There is more money in the world than ever before. There is more poverty in the world than ever before. How can this be? This is not a paradox created by the world economy crises. We are talking about the status quo. For example, in the world’s most important economy, the USA, incomes for the lower two thirds of the economic pie have not increased since the 1970s. On the other hand the real income of the top fifth, the infamous 1%, has doubled during the same period. This is obviously not accidental. When economists talk of growth they are obviously talking about an increase in wealth that affects the upper point of the pyramid only. But what happens to the money when it gets to the top? Most of it vanishes: there is between 21 and 32 trillion dollars, which itself would constitute the world’s largest economy, languishing in the vaults of offshore tax havens around the world.  So, there is more money but it has been removed from circulation and made invisible rather than allow the tax man to get his hands on it.
Does this explain why citizens today pay more taxes than ever but receive fewer public services? We are told that services are too expensive. But, why are they too expensive now when there is more money, but they weren’t too expensive before when we were much poorer? The Welfare State is an investment, but what is the point of making that investment if the effort we made for so many years to build that welfare is privatised for profit tomorrow. The biggest economic question today should be: why in countries with strong welfare states in the 60s and 70s is it that with the dismantling of those welfare state systems tax rates have increased and incomes in the lower two fifths have not grown? Does this not indicate a complete failure of the liberal-democratic system?
The system emerged through the violent revolution of 1789. We are driven by a system made by the heirs of Robespierre. The kings and nobles are dead, their heads in baskets, but now we have new nobles who have designed an economy that ensures the upward flow of money and the subsequent maintenance of the new nobility. It justifies itself through a morality based on an ambiguous term like freedom and the equally ambiguous justice embedded in its glorious invention of democracy. Freedom for the liberal is two-faced though, for there is good freedom and bad freedom and liberalism gives precedence to latter. Bad freedom is the freedom to be able to protect or have protected what one has obtained – even if that obtaining has come about through inheritance (preservation of new aristocracies and nobilities), accident or luck (the lack of those who play the casinos in Las Vegas and Wall Street or the lucky who purchase the bargains handed to them on a platter when political friends sell off public services established by tax-payers’ capital) or even the ruthless acquisition of the big fish devouring the teeming minnows that swim before its gaping jaws. It also implies the freedom for those who have most of the money not to have to pay any tax on that money.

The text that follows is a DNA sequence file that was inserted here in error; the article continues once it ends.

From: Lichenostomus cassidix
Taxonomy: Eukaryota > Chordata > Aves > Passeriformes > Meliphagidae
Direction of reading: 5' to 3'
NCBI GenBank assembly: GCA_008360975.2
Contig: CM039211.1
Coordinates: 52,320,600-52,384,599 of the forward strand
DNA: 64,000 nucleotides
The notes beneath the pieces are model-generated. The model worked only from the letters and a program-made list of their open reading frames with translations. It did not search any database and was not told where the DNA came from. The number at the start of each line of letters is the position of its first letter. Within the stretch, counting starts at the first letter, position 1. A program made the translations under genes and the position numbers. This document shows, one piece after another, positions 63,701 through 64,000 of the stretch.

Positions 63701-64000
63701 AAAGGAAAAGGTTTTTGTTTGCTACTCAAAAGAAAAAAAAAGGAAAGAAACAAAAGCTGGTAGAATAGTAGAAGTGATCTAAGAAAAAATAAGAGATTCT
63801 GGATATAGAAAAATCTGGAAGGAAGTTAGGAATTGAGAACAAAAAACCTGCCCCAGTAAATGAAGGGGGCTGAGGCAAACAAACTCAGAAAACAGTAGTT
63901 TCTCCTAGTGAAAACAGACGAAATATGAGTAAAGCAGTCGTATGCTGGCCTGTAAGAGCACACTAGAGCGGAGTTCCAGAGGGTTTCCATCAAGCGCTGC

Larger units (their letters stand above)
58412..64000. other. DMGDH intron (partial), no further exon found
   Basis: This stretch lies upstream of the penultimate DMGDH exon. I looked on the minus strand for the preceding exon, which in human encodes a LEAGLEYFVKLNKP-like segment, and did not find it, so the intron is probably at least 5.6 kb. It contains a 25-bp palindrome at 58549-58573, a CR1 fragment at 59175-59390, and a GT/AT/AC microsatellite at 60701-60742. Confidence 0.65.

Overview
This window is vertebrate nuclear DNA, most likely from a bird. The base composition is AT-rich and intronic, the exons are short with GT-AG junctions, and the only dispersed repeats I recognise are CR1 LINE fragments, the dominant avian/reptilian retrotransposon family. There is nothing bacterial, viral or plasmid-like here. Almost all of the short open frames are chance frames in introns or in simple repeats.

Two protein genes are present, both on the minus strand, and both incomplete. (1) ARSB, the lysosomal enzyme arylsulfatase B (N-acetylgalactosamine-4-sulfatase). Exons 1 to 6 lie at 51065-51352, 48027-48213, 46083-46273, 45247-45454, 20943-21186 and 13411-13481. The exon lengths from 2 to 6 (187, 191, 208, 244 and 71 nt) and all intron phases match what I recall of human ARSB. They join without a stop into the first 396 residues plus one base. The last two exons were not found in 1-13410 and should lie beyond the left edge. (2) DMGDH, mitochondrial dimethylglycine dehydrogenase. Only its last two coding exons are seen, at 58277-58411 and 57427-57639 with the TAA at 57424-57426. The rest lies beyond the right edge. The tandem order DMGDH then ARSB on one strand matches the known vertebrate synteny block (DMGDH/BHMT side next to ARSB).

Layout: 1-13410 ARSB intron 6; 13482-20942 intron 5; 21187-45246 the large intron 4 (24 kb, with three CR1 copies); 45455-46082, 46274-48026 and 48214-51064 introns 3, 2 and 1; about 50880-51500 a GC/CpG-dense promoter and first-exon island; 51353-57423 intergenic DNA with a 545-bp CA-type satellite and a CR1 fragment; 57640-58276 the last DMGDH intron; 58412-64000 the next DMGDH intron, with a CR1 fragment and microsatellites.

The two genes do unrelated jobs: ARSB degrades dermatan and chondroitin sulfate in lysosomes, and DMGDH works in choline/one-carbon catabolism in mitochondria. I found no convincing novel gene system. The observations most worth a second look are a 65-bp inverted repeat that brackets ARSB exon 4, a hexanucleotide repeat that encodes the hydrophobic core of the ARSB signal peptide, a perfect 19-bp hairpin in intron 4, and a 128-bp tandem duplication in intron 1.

But could history be on the verge of a new cycle? Just like 1789 the new system of aristocracies and their open flaunting and arrogance is creating a general feeling of indignation that is rapidly turning into disdain and anger. How long will it be before the mob decide to resurrect an old industry? – The manufacture of new guillotines.
 Yes, wages have increased but if we adjust earnings according to inflation and calculate 1970s incomes in 2011 dollars we see that there has been no progress. This data and adjustments can be found here: http://www.census.gov/hhes/www/income/data/historical/household/